• Когда сегменты данных вытесняются из кластера, поскольку они становятся слишком старыми (это общая функция всех баз данных временных рядов — она есть и в ClickHouse, и в Druid, и в Pinot), они выгружаются из узлов обработки запросов и их метаданные удаляются из ZooKeeper, но не из «глубокого хранилища» и не из базы данных SQL. Пока они не будут удалены из этих мест вручную, остается возможность «оживить» действительно старые данные быстро, если он потребуются для построения отчетов или исследований.
  • Вряд ли это планировалось с самого начала, но теперь есть планы сделать зависимость Druid от ZooKeeper опциональной. Сейчас ZooKeeper используется для трех различных функций: управления сегментами, обнаружения сервисов и хранения свойств (например, для управления поглощением данных в реальном времени). Обнаружение сервисов может быть предоставлено Consul. Управление сегментами может быть реализовано при помощи HTTP-команд, и оно доступно нам благодаря тому, что функции хранения в ZooKeeper «бекапится» в базе SQL.

What we have to have in the dependencies of the SQL database leads to a greater workload, especially if the company has not yet used any SQL database. Druid supports MySQL and PostgreSQL, and there is an extension for Microsoft SQL Server. In addition, when Druid is deployed in the cloud, you can use standard services to manage RDBMS - for example, Amazon RDS.

Pinot Segment Management

Unlike Druid, which implements all the segment control logic independently and relies only on  Curator to interact with ZooKeeper, Pinot delegates most of the segment and cluster management logic to the  Helix framework .

On the one hand, I can understand that this gives Pinot developers the opportunity to focus on other parts of their system. In Helix, fewer bugs are possible than in the logic inside Druid itself, since it is tested in other conditions and since it was supposedly invested a lot more working time.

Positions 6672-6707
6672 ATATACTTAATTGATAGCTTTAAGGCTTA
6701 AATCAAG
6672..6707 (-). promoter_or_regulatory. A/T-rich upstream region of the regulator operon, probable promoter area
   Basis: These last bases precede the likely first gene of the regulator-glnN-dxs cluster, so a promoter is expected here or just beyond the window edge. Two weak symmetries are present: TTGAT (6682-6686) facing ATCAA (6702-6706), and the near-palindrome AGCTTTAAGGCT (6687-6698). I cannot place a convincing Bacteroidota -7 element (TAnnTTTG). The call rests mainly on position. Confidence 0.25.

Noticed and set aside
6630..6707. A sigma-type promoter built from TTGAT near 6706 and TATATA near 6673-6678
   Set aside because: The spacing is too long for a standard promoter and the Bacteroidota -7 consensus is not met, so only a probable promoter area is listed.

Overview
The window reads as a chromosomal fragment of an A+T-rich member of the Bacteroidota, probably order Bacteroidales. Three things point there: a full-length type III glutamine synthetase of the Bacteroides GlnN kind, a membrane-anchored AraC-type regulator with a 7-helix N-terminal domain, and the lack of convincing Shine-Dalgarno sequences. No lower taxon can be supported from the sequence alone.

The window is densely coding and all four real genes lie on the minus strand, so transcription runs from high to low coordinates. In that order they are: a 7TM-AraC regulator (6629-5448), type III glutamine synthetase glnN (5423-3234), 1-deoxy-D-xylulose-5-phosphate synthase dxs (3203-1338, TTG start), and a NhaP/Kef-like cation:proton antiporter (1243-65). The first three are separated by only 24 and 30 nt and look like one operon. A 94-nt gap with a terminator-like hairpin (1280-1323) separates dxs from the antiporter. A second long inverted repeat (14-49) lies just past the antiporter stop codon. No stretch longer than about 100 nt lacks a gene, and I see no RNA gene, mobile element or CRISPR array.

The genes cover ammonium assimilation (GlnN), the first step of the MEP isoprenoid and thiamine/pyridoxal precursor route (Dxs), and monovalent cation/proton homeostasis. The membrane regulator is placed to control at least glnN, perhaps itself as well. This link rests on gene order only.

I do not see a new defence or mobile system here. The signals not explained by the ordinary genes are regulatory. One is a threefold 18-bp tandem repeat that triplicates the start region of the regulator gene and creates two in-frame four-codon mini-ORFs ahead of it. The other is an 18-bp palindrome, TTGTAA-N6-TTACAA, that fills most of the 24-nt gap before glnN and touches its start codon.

Helix, on the other hand, may limit Pinot to its “framework framework." Helix, and therefore Pinot, will most likely depend on ZooKeeper forever .

Next, I’m going to list less important differences between Druid and Pinot - in the sense that if you have a serious desire to repeat one of these functions on your system, then this will be entirely feasible.

Push Predicate in Pinot

If during the acquisition data is partitioned in Kafka according to some dimension keys, Pinot creates segments that contain information about this partition and then, when a query is performed with a predicate on this dimension, the broker node filters the segments so that as few segments as possible and the request processing nodes were affected.

This concept is originally called “ predicate pushdown ” and is important for maintaining high performance in some applications.

Druid currently supports key splitting if segments were created in Hadoop, but does not yet support segments created during real-time takeover. Druid does not currently implement the function of “pushing predicates” to brokers.

"Replaceable" Druid and masterful Pinot

Since Druid is used by various organizations and several companies take part in its development, he acquired support for several interchangeable options for almost any highlighted part or “service”:

  • HDFS, Cassandra, Amazon S3, Google Cloud Storage or Azure Blob Storage, etc. as a "deep repository";
  • Kafka, orr RabbitMQ, Samza, or Flink, or Spark, Storm, etc. (via Tranquility ) as a source of real-time data absorption;